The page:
Should baseball institute instant replay for disputed calls on the field? The rash of missed or disputed home run calls this week has only intensified the argument for bringing baseball into the twenty-first century and more in-line with its football and hockey brethren. It isn’t a question of the abilities of the crew in blue; it takes unparalleled focus to handle an intense nine-inning contest that may last well over three hours. More so, the sole purpose would be to give umpires a fifth, unbiased view of the play to ensure that there would be little doubt left on the field.
Former Boston outfielder Gabe Kapler may be one major league player in favor of replay, as it may have added another home run to his career total if the technology was in use three years ago. Back on 10 August 2005, in an eventual 16-5 laugher over the Texas Rangers at Fenway Park, Kapler launched a pitch off Kenny Rogers towards the Monster Seats on top of the Green Monster. The ball hit the top of the wall above the home run line, bounced on the small ledge protruding from the wall, and then fell back into play as the crowd went crazy. However, third baseman Derryl Cousins ruled that the ball had not cleared the line and Kapler ended up standing on second. Arguments from the Red Sox bench did nothing except to get Trot Nixon, who was on the disabled list for Boston at the time, ejected from the game.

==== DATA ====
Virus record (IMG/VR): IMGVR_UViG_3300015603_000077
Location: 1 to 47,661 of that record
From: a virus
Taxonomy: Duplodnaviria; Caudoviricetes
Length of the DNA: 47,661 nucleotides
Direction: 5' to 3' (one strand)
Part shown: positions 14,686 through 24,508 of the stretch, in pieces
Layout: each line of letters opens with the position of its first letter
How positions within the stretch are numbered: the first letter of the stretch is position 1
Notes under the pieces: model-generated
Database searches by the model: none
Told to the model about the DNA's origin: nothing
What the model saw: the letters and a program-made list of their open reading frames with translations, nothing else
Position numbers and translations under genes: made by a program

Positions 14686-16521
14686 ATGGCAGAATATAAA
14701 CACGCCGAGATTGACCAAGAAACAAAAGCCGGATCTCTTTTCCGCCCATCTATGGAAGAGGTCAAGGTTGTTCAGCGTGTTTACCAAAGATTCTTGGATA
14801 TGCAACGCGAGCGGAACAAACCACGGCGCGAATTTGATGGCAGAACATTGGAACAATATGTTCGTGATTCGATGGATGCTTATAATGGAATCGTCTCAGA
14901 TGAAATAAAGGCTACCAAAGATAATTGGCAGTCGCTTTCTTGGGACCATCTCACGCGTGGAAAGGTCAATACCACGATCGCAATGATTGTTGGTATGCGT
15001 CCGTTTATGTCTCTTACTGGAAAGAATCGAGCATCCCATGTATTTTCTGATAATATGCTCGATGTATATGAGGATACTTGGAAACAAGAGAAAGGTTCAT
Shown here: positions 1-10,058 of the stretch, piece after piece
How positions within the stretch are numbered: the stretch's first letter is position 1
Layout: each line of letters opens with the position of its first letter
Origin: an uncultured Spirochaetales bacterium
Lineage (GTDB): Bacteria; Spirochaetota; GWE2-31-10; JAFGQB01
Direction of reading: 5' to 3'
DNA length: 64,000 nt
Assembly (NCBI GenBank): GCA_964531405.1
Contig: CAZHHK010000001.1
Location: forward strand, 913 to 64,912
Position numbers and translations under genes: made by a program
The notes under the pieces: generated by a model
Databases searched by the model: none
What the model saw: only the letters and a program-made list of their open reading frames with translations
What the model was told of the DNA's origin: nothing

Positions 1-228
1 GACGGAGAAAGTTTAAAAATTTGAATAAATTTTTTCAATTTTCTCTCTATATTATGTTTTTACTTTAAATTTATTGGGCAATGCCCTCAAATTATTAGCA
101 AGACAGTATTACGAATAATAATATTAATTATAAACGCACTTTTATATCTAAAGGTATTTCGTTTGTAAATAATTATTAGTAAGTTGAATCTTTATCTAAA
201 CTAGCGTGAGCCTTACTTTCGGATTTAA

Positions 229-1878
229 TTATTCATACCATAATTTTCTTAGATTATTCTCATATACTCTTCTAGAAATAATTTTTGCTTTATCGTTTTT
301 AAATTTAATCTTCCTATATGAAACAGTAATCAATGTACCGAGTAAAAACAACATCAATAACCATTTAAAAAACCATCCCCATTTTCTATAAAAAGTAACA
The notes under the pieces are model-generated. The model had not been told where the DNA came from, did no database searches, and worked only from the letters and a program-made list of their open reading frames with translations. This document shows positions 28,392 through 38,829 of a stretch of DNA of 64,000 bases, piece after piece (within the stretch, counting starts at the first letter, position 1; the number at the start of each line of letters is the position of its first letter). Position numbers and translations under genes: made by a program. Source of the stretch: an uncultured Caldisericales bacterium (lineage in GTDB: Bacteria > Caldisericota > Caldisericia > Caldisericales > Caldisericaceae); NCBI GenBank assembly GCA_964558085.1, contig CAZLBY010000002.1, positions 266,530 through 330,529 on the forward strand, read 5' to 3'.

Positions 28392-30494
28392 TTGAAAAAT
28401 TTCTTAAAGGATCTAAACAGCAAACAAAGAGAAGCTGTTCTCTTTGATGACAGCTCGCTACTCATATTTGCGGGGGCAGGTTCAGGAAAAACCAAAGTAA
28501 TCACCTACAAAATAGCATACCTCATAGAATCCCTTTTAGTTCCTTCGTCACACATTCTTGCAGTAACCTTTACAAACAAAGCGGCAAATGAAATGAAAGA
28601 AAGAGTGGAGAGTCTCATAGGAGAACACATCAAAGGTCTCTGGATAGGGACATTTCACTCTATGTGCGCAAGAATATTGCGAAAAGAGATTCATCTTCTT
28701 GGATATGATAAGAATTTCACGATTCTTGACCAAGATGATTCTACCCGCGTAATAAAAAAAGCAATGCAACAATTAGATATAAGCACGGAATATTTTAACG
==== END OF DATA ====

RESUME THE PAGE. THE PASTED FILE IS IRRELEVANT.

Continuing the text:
Baseball would be best served to follow a simple system that limits reviews only to select plays, like home runs and close plays at the plate; replays would not be instituted for balls and strikes. As in football, each team would be given two opportunities to ask for a video replay; for extra inning games, each team would be given an additional chance to call for a review. The purpose for the replay would be announced to the crowd and either the home plate umpire or the crew chief would have the responsibility of making the final call within a given time frame.
Will Bud Selig, the owners, and the players eventually reach an agreement to institute such a system? Most likely, there will be a few more on-field injustices to players and teams and unjust criticism levied on umpires before the obvious conclusion is reached.